"Lemon c.c." or "Lemon Boy meets the Gila Monster"

On February 19, 1942, President Franklin D. Roosevelt signed Executive Order 9066, which authorized the military to exclude any person(s) from military areas without trial or hearings. The signing of Executive Order 9102 soon followed and established the War Relocation Authority which administered the evacuation of over 120,000 Japanese Americans from the Pacific Coast. These individuals, two-thirds of them U.S. citizens, were sent to ten concentration camps built in desolate areas throughout the western interior of the United States.*

Click here to download an audio clip from "Lemon c.c."

Imagine being singled out by your ethnicity. Being told that you would have to leave your home on the west coast in three days taking only what you could carry in two bags. Imagine having to liquidate your life's possessions in that same amount of time including your house and business. Then be sent to some hell hole in the desert to live for four to five years, "for your own good." That's what happened to Lemon Boy. His life was flipped, turned up-side down! Enjoy this laugh a minute spoof of one man's adventure as he ventures through the western interior of the United States. See how saying "no no" means yes yes to Uncle Sam in getting him bounced from one camp to the next. Chuckle as he makes do with absolutely nothing. Watch him bend rivers and break his back to turn worthless sand into fertile and productive farm land. Marvel at how he overcomes the Gila Monster, the Rohwer Pit, and Poston III. Discover how his strong will, determination and sense of humor gets him through one of the darkest periods of our country's history with a smile. You'll want to spray malathion all over your neighbors lemon tree after you've seen Lemon c.c..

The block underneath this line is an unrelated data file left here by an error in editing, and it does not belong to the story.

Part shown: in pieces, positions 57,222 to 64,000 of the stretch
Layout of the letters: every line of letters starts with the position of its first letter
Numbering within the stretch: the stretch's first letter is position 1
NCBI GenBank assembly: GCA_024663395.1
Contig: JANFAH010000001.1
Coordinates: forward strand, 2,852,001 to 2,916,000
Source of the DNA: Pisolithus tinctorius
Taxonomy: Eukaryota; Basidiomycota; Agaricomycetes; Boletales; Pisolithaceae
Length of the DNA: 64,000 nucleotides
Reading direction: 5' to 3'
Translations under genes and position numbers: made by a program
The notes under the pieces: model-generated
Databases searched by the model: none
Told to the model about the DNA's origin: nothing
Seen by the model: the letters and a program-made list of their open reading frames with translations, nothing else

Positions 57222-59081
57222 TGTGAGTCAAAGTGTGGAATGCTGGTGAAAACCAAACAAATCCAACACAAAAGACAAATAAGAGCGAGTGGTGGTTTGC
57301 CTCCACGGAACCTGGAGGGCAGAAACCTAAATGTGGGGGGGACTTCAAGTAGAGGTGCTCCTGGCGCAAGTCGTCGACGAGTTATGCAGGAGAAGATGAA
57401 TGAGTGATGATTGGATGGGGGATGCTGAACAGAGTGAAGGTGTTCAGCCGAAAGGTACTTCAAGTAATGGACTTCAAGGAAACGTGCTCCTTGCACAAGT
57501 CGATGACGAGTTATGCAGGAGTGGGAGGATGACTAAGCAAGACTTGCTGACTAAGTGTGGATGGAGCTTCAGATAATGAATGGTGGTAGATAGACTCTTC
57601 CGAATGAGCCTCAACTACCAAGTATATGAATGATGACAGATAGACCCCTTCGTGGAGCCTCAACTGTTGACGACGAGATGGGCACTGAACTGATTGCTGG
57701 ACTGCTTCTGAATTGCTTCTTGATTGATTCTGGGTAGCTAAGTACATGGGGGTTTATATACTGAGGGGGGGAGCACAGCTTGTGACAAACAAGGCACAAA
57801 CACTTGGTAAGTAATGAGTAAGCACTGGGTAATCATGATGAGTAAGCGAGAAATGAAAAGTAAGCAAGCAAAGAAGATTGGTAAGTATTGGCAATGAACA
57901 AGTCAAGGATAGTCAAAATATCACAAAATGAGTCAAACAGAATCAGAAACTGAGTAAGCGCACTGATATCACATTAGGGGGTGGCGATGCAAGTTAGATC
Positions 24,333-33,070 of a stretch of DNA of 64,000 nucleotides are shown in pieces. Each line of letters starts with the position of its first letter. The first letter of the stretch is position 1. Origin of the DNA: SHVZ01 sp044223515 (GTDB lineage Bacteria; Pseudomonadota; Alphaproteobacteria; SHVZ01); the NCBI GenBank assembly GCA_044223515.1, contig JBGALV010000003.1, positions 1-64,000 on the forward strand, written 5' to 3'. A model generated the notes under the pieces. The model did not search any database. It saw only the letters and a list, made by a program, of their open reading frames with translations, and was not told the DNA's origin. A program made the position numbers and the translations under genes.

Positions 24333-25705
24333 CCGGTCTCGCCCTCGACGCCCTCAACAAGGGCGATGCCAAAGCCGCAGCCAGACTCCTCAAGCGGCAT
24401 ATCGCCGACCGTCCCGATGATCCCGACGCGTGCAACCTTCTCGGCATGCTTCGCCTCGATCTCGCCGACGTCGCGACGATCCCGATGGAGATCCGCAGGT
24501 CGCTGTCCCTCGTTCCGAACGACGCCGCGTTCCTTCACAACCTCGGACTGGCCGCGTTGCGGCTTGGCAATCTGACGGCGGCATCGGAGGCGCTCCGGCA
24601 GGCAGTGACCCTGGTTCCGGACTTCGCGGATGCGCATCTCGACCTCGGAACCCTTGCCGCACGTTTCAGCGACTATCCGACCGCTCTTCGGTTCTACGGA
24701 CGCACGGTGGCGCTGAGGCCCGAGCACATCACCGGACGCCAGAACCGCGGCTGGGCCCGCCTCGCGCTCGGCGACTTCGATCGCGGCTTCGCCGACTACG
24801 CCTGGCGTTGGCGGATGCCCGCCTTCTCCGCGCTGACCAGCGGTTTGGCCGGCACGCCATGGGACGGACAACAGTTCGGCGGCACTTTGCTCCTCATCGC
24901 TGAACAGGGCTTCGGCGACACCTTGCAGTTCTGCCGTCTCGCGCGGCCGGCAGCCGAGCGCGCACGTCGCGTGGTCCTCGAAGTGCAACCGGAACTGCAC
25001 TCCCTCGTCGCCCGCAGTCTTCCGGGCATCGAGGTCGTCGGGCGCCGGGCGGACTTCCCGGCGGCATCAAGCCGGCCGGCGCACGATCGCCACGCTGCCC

*While the majority of Japanese Americans went to one of these ten camps, others were sent to higher security camps such as Citizen Isolation Camps or Justice Department Camps. These prisons held individuals such as community leaders, priests, teachers, and others who were thought to be spies and loyal to the Japanese Government. (For more information on camps, see "Japanese American History," Ed. by Brian Niiya, 1993).

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Ground Zero Productions, 1996